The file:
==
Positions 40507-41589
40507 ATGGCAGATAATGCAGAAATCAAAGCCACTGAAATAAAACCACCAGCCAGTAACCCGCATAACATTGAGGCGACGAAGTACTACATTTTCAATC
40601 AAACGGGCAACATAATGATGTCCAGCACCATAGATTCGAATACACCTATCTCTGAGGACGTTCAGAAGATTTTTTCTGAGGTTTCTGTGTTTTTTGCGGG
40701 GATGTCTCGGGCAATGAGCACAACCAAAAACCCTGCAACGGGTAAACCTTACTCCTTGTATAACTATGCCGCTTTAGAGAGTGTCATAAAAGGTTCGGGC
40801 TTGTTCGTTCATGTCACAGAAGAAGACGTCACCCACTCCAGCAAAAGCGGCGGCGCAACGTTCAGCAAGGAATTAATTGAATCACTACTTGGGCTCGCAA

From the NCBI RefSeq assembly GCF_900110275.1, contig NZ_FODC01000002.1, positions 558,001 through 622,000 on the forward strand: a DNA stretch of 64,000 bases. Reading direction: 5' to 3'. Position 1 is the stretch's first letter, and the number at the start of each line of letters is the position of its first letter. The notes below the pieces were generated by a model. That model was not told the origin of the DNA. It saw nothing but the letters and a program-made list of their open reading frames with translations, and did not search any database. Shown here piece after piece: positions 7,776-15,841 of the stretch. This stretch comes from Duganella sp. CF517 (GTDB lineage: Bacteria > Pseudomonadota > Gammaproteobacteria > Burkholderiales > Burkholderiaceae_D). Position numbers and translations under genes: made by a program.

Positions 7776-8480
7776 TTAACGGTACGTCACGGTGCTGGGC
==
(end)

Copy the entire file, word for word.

Positions 40507-41589
40507 ATGGCAGATAATGCAGAAATCAAAGCCACTGAAATAAAACCACCAGCCAGTAACCCGCATAACATTGAGGCGACGAAGTACTACATTTTCAATC
40601 AAACGGGCAACATAATGATGTCCAGCACCATAGATTCGAATACACCTATCTCTGAGGACGTTCAGAAGATTTTTTCTGAGGTTTCTGTGTTTTTTGCGGG
40701 GATGTCTCGGGCAATGAGCACAACCAAAAACCCTGCAACGGGTAAACCTTACTCCTTGTATAACTATGCCGCTTTAGAGAGTGTCATAAAAGGTTCGGGC
40801 TTGTTCGTTCATGTCACAGAAGAAGACGTCACCCACTCCAGCAAAAGCGGCGGCGCAACGTTCAGCAAGGAATTAATTGAATCACTACTTGGGCTCGCAA

From the NCBI RefSeq assembly GCF_900110275.1, contig NZ_FODC01000002.1, positions 558,001 through 622,000 on the forward strand: a DNA stretch of 64,000 bases. Reading direction: 5' to 3'. Position 1 is the stretch's first letter, and the number at the start of each line of letters is the position of its first letter. The notes below the pieces were generated by a model. That model was not told the origin of the DNA. It saw nothing but the letters and a program-made list of their open reading frames with translations, and did not search any database. Shown here piece after piece: positions 7,776-15,841 of the stretch. This stretch comes from Duganella sp. CF517 (GTDB lineage: Bacteria > Pseudomonadota > Gammaproteobacteria > Burkholderiales > Burkholderiaceae_D). Position numbers and translations under genes: made by a program.

Positions 7776-8480
7776 TTAACGGTACGTCACGGTGCTGGGC